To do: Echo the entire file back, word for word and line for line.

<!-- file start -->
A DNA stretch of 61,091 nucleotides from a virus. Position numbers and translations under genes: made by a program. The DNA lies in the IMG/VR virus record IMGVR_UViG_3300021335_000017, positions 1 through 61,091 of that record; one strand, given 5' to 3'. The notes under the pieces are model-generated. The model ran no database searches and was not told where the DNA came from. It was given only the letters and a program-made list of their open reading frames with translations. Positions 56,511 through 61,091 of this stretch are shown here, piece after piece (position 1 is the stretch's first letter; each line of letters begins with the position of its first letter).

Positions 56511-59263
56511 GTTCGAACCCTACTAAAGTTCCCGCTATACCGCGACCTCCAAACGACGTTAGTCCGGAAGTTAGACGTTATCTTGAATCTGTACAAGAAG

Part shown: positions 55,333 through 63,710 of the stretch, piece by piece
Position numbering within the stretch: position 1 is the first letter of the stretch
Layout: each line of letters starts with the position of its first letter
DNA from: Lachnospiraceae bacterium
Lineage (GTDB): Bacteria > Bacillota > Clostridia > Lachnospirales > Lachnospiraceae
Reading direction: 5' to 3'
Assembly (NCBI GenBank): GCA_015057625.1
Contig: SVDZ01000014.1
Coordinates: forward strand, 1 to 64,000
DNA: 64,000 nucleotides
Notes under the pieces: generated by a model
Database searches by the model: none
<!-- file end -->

A DNA stretch of 61,091 nucleotides from a virus. Position numbers and translations under genes: made by a program. The DNA lies in the IMG/VR virus record IMGVR_UViG_3300021335_000017, positions 1 through 61,091 of that record; one strand, given 5' to 3'. The notes under the pieces are model-generated. The model ran no database searches and was not told where the DNA came from. It was given only the letters and a program-made list of their open reading frames with translations. Positions 56,511 through 61,091 of this stretch are shown here, piece after piece (position 1 is the stretch's first letter; each line of letters begins with the position of its first letter).

Positions 56511-59263
56511 GTTCGAACCCTACTAAAGTTCCCGCTATACCGCGACCTCCAAACGACGTTAGTCCGGAAGTTAGACGTTATCTTGAATCTGTACAAGAAG

Part shown: positions 55,333 through 63,710 of the stretch, piece by piece
Position numbering within the stretch: position 1 is the first letter of the stretch
Layout: each line of letters starts with the position of its first letter
DNA from: Lachnospiraceae bacterium
Lineage (GTDB): Bacteria > Bacillota > Clostridia > Lachnospirales > Lachnospiraceae
Reading direction: 5' to 3'
Assembly (NCBI GenBank): GCA_015057625.1
Contig: SVDZ01000014.1
Coordinates: forward strand, 1 to 64,000
DNA: 64,000 nucleotides
Notes under the pieces: generated by a model
Database searches by the model: none